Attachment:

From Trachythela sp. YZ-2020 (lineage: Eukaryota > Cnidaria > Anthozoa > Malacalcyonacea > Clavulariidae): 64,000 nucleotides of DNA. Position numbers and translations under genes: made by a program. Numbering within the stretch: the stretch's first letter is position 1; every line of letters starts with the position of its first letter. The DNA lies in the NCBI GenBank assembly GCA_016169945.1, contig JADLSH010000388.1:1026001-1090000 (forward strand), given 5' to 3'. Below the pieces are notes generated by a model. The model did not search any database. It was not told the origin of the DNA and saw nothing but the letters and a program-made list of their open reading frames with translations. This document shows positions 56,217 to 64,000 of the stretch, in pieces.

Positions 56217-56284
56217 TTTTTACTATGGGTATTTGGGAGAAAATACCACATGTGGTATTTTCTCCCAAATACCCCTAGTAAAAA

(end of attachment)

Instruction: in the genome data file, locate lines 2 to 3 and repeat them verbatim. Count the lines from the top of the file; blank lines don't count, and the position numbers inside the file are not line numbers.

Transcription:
Positions 56217-56284
56217 TTTTTACTATGGGTATTTGGGAGAAAATACCACATGTGGTATTTTCTCCCAAATACCCCTAGTAAAAA